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Musing on a prequel story

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Categories: gilded cages, looking ahead, Tags: , , , ,

Thinking so much about Mrs. Hawking makes me think of all the other possible stories that could be told about those characters and that world. It’s very much set up to be a series of adventures, given that they theoretically work “cases,” so even though Shakespeare is the only theater writer I can think of that does sequels with any success, I can’t help but think of what else could happen to our society avengers.

I would love to write an “origin story” of sorts for Mrs. Hawking, how she came to become the female-Sherlock-Holmes-Batman that she is, detailing her youth and circumstances that made her who she is. What I see of her background is that she grew up the child of a local governor in the Asian colonies or something like that. Her father had a native valet with a martial background who she insisted teach her how to stalk and sneak and fight. And there would have to be something that introduced her to her trade, some injustice to women that would pull her into her true calling, of avenging those who society had trapped and wronged. Her resentment toward her father is a huge motivator for her in the present day, so the cause thereof could give me a great deal to work with.

One character people ask me about a lot in regards to this story is the Colonel, the esteemed Reginald Prescott Hawking, Mrs. Hawking’s late husband. As he died before the events of the play, we do not actually meet him. In fact, all we know about him is provided by his two family members, his wife and his nephew Nathaniel. What makes it interesting is that they have very different perceptions of him, and neither of them are totally reliable narrators. Nate idolizes him while she resents the hell out of him, and I like to think that neither of them are entirely right, nor entirely wrong. That origin play would also have to include how she and the Colonel met, how they got married, what led to all Mrs. Hawking’s resentment.

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Mrs. Hawking’s name

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Categories: character, influences, Tags: , , , , ,

I chose the title of the play not to name it after the main character, but specifically because it isn’t really her. Her full legal name is Victoria Cornelia Stanton Hawking, and no part of it belongs to her. I had a vague sense of this when I first picked the title of the play, but more I think about it, the more I realize just how completely, tragically true that is.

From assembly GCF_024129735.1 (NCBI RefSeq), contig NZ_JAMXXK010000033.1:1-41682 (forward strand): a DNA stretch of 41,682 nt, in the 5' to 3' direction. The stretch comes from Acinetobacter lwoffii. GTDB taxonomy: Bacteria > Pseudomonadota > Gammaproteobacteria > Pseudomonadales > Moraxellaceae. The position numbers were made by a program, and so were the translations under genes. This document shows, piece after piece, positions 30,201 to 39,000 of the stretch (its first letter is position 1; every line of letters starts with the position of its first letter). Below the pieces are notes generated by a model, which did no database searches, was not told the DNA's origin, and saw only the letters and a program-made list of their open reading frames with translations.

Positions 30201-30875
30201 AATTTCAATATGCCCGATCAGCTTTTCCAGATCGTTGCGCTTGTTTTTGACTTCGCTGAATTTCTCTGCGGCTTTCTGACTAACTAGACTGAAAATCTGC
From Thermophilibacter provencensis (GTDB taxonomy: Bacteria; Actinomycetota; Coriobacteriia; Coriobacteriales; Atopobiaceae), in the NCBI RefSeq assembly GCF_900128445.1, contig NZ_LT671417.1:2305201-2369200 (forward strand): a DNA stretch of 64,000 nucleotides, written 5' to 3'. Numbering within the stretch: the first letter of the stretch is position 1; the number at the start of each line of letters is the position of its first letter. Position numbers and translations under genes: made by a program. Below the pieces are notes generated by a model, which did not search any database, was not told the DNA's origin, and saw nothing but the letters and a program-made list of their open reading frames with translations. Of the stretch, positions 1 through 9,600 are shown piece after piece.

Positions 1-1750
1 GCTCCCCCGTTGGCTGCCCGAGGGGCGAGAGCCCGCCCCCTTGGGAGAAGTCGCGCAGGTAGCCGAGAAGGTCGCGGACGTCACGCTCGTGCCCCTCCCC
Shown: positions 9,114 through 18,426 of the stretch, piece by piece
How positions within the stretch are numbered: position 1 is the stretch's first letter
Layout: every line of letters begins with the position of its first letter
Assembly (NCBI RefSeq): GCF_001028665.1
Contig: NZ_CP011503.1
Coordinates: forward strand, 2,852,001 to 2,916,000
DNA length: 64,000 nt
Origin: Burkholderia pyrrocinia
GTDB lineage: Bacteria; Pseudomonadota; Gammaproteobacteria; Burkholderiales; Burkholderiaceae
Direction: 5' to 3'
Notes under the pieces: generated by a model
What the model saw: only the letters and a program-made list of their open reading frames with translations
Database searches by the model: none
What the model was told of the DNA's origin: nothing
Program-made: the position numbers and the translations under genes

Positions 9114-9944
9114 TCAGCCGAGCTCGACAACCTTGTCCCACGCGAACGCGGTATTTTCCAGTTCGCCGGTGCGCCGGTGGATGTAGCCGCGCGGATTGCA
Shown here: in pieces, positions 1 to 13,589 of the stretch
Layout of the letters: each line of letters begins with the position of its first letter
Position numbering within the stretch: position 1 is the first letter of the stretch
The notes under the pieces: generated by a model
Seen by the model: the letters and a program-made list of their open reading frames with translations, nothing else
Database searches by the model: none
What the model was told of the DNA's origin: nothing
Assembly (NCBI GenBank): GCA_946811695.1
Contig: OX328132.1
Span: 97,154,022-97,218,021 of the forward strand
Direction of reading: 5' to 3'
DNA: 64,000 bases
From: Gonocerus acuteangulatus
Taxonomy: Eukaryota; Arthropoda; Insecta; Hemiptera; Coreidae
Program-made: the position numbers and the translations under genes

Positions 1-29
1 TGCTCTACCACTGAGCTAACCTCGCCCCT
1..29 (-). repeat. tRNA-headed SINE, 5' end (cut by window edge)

I’ve been watching a lot of documentaries on Victorian times recently, specifically ones about the queen. She was a fascinating lady, that’s for sure, and the more I learn, the more I think Mrs. Hawking would not care for her. The queen was of German extraction, and was likely the first time an English baby girl was given the name Victoria. If my calculations are correct, our heroine would have been born right around the time the queen was crowned. Her father, Gareth Stanton, was a high-ranking officer in the colonies, and so likely would have patriotically named the girl in her honor. So her given name came from a woman of whom I can’t see her having a high opinion. Meaningless.

Her middle name, Cornelia, I see as being her mother’s name. The woman died young and Victoria has no memory of her. And from everything she heard growing up about what a proper lady she was, Victoria would likely not think much of her either. Meaningless.

Stanton is her father’s surname, a symbol of his power over her when she was young. One of the driving forces behind her push to never be caged or controlled, to subvert the patriarchy and the rule of men, is her unending rage at her father, her eternal desire to get back at him. She had no attachment to his name. Meaningless.

And then there is the name she currently uses, has no choice but to use, that of her husband, Hawking. Her feelings for Reginald Hawking are complex, but she did not love him– she is not, I think, capable of romantic love –and she resented him intensely for the life that his love and marriage pressed her into. And now, even though he is gone, she still has his name, the mark of his will imposed over her identity. The name is a small thing to her, I think, in comparison to everything else, but still, the primary name by which the world knows her is meaningless to her.

I mentioned once that one of my all-time favorite Batman moments was one on Batman Beyond. One of the bad guys tries to make Bruce Wayne think he’s crazy by putting a voice in his head. But he knows it couldn’t possibly be from his own mind, because the voice called him Bruce. He doesn’t call himself Bruce. :-)

But as much as Mrs. Hawking is my Batman, she doesn’t have a superhero “chosen name” sort of thing. So… what does she call herself? If she has so little attachment to her given names, who is she in her own head?

I think I need to ponder this.

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